Should you come up with a unique subject every day? Please, no! You won't encourage your co-workers to read your emails. You will literary force them to block all emails from you. In this case, there is a huge possibility they will miss an important breach alert because you gradually taught them to ignore all messages from you.

What can you do? Try being less intrusive—send reminders every now and then but not as often as you used to. Remember that the main purpose of a security newsletter is to educate employees and not to show how important or hardworking you are. The emails you send must address a certain issue such as a recently discovered breach and provide mitigation or recovery steps. To share general security ideas, set up a corporate educational portal and encourage co-workers to complete training.

Looking Distant and Superior

Being concerned about digital security and committed to amplifying your skills, you can easily become distant from your co-workers. You know more about the organization's operations than an average manager or office clerk. I bet at times you feel superior since you are on the first line of defense and deal with threats most employees are not aware of. From co-workers point of view, your job might seem like a bit of mystery.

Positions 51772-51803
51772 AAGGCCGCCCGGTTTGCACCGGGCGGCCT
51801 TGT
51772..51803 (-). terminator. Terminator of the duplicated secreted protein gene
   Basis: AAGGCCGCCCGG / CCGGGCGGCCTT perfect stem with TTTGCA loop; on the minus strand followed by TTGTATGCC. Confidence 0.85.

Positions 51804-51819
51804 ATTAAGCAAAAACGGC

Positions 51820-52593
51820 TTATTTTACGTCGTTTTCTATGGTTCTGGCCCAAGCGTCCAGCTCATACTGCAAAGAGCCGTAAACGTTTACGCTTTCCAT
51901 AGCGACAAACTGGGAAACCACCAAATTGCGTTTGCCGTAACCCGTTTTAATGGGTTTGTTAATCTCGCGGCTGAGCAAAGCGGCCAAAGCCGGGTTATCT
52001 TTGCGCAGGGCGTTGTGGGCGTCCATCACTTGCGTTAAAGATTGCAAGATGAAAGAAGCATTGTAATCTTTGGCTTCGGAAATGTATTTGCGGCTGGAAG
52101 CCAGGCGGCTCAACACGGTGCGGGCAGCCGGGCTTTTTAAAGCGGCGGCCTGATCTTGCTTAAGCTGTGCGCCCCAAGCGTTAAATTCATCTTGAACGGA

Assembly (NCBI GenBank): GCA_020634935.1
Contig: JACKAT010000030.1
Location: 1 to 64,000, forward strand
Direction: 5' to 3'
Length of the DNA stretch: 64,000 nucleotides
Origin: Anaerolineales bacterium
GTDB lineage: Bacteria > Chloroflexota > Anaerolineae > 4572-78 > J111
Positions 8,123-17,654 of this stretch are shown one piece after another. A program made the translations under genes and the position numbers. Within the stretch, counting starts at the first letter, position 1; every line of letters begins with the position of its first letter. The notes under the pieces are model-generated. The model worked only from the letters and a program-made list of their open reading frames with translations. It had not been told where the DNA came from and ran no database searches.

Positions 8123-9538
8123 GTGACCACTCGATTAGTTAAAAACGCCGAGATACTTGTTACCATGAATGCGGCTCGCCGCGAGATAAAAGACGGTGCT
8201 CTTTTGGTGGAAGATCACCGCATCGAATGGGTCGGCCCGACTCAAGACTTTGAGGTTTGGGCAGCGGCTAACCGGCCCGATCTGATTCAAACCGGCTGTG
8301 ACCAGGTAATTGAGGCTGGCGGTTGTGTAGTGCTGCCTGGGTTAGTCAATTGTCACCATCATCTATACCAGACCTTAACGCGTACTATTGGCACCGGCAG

Is it worth keeping a mystery around auditing and security? For sure, you have access to audit data for a good reason and not everyone should have the same permissions. Still, being silent and arrogant in your field does not help you build trustworthy and healthy communication with your co-workers. Although you might be way better educated in digital security, your main goal is to bring them on board and encourage everyone to participate.

Demystify your auditing workflow. Make it transparent without sharing sensitive data. Explain why you enforce certain controls and why they are important. Teach your fellows to identify common threats and encourage them to be proactive. Instead of being distant, let them know that you are available for friendly advice on security-related questions. Great communication is a valuable asset when it comes to IT security.

Treating Employees Like Criminals

I can't blame you if you became kind of a control freak with all these threats around the corner. If you work in the industry that is prone to espionage and digital scams, you expect intruders and external attackers try to break in any moment. Of course, you are keeping an eye on co-workers as well as you never know if you have malicious insiders in the company. And you are right.